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ECPR for Refractory Out-Of-Hospital Cardiac Arrest

2017-02-28 15:38:22 | BioPortfolio

Summary

In the U.S. alone, over 300,000 people per year have sudden out-of-hospital cardiac arrest (OHCA), and less than 1 out of 10 survive. The current standard practice for treating OHCA is to perform cardiopulmonary resuscitation (CPR) and Advanced Cardiovascular Life Support (ACLS) at the scene until either the heart is restarted or resuscitation efforts are considered hopeless and discontinued. An alternative strategy for those with refractory OHCA is expedited transport with ongoing mechanical CPR to an Emergency Department capable of performing extracorporeal cardiopulmonary resuscitation (ECPR). The purpose of study is to test if this strategy is feasible and beneficial.

Description

Out-of-hospital sudden cardiac arrest (OHCA) is a life-threatening condition in which the heart suddenly stops beating and there is no blood flow to the body. If cardiac arrest is not treated immediately, it causes sudden death. In the U.S. alone, over 300,000 people per year have OHCA, and less than 1 out of 10 survive. Therefore, it is important to study new ways of treating cardiac arrest patients in order to improve survival.

The current standard practice for treating OHCA is to perform CPR and Advanced Cardiovascular Life Support (ACLS) at the scene until either the heart is restarted or resuscitation efforts are considered hopeless and discontinued. This practice is supported by the fact that all currently proven CPR therapies can be delivered by paramedics in the field.

However, promising new strategies have emerged that are more feasible to initiate in the hospital. One such strategy is extracorporeal cardiopulmonary resuscitation (ECPR). ECPR requires placement of catheters in large blood vessels and connected to a machine to take over the work of the heart and lungs.

This purpose of this study is to examine the feasibility and potential benefit of expedited transport with ongoing mechanical CPR for patients with refractory OHCA patients to an Emergency Department capable of initiating ECPR.

Study Design

Conditions

Cardiac Arrest

Intervention

Expedited Transport With Mechanical CPR

Location

University of Michigan Hospital
Ann Arbor
Michigan
United States
48109

Status

Not yet recruiting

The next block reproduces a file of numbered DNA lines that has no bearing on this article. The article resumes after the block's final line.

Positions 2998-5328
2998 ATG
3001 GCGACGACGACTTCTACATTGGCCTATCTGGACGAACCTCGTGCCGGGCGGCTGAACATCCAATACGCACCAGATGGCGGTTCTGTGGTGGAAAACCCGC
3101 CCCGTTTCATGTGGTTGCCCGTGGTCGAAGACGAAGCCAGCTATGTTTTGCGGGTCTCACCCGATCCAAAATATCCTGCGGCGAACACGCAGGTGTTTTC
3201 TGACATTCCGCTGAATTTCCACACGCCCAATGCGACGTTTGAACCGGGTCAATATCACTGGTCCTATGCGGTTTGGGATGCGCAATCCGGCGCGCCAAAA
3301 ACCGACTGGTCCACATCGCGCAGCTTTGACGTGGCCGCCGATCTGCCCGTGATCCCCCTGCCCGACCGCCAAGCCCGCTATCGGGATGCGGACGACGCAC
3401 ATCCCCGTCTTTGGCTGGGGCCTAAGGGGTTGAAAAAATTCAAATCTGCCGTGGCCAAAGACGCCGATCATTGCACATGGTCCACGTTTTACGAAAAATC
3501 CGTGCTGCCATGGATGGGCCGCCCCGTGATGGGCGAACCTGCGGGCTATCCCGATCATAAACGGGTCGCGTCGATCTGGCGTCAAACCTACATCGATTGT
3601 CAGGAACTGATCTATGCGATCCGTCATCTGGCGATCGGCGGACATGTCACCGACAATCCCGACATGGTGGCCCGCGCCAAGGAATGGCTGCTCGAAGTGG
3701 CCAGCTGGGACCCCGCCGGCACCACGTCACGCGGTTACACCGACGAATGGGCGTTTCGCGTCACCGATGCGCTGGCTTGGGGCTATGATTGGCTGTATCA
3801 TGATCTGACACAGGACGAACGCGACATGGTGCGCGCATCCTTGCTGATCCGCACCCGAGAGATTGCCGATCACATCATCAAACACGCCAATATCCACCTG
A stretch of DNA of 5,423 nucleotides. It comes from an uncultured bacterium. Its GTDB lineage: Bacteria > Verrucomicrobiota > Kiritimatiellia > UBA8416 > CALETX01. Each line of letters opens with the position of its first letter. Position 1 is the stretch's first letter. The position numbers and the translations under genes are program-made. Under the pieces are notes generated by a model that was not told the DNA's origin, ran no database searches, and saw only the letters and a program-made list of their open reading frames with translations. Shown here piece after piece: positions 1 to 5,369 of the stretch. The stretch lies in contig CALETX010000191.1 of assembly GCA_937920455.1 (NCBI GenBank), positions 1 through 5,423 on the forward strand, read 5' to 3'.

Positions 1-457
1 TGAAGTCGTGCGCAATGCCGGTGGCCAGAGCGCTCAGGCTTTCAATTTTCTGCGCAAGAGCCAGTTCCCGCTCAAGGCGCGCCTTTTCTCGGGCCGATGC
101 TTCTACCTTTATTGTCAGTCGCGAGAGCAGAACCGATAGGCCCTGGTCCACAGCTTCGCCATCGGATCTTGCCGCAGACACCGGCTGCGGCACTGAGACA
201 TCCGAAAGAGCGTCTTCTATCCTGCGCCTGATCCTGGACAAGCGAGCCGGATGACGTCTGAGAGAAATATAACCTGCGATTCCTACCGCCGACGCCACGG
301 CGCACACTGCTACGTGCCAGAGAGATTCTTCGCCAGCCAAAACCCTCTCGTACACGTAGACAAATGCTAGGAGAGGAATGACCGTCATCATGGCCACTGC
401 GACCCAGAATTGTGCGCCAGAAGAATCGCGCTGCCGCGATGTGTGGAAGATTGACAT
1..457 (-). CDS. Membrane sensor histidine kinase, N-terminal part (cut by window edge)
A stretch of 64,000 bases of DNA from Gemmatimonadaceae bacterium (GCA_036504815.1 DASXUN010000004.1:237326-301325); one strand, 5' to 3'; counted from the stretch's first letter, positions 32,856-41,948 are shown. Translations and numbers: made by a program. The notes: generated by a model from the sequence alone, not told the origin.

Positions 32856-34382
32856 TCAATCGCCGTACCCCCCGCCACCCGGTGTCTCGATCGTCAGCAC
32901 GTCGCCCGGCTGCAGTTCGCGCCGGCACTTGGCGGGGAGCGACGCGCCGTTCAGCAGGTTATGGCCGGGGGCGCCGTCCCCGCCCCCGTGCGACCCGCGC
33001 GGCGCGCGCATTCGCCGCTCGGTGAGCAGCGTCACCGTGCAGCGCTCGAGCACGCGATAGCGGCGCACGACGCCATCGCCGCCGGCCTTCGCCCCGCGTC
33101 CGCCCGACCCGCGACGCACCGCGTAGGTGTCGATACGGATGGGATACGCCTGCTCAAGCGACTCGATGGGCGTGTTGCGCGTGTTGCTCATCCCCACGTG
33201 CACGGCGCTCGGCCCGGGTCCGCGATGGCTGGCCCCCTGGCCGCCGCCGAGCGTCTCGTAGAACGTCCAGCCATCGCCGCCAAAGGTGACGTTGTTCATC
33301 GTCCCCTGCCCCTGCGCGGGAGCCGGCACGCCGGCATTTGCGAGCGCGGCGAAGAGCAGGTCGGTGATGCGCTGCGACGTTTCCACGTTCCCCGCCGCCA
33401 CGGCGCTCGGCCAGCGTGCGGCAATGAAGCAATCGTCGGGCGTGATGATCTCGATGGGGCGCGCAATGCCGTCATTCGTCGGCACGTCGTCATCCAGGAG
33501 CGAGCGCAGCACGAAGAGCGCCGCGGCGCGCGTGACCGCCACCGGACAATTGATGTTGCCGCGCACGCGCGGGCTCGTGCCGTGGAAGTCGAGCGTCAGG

Source

University of Michigan

Results (where available)

View Results

Links

Published on BioPortfolio: 2017-02-28T15:38:22-0500

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PubMed Articles [9590 Associated PubMed Articles listed on BioPortfolio]

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Medical and Biotech [MESH] Definitions

Occurrence of heart arrest in an individual when there is no immediate access to medical personnel or equipment.

The omission of atrial activation that is caused by transient cessation of impulse generation at the SINOATRIAL NODE. It is characterized by a prolonged pause without P wave in an ELECTROCARDIOGRAM. Sinus arrest has been associated with sleep apnea (REM SLEEP-RELATED SINUS ARREST).

Cessation of heart beat or MYOCARDIAL CONTRACTION. If it is treated within a few minutes, heart arrest can be reversed in most cases to normal cardiac rhythm and effective circulation.

A potentially lethal cardiac arrhythmia that is characterized by uncoordinated extremely rapid firing of electrical impulses (400-600/min) in HEART VENTRICLES. Such asynchronous ventricular quivering or fibrillation prevents any effective cardiac output and results in unconsciousness (SYNCOPE). It is one of the major electrocardiographic patterns seen with CARDIAC ARREST.

Agents acting to arrest the flow of blood. Absorbable hemostatics arrest bleeding either by the formation of an artificial clot or by providing a mechanical matrix that facilitates clotting when applied directly to the bleeding surface. These agents function more at the capillary level and are not effective at stemming arterial or venous bleeding under any significant intravascular pressure.

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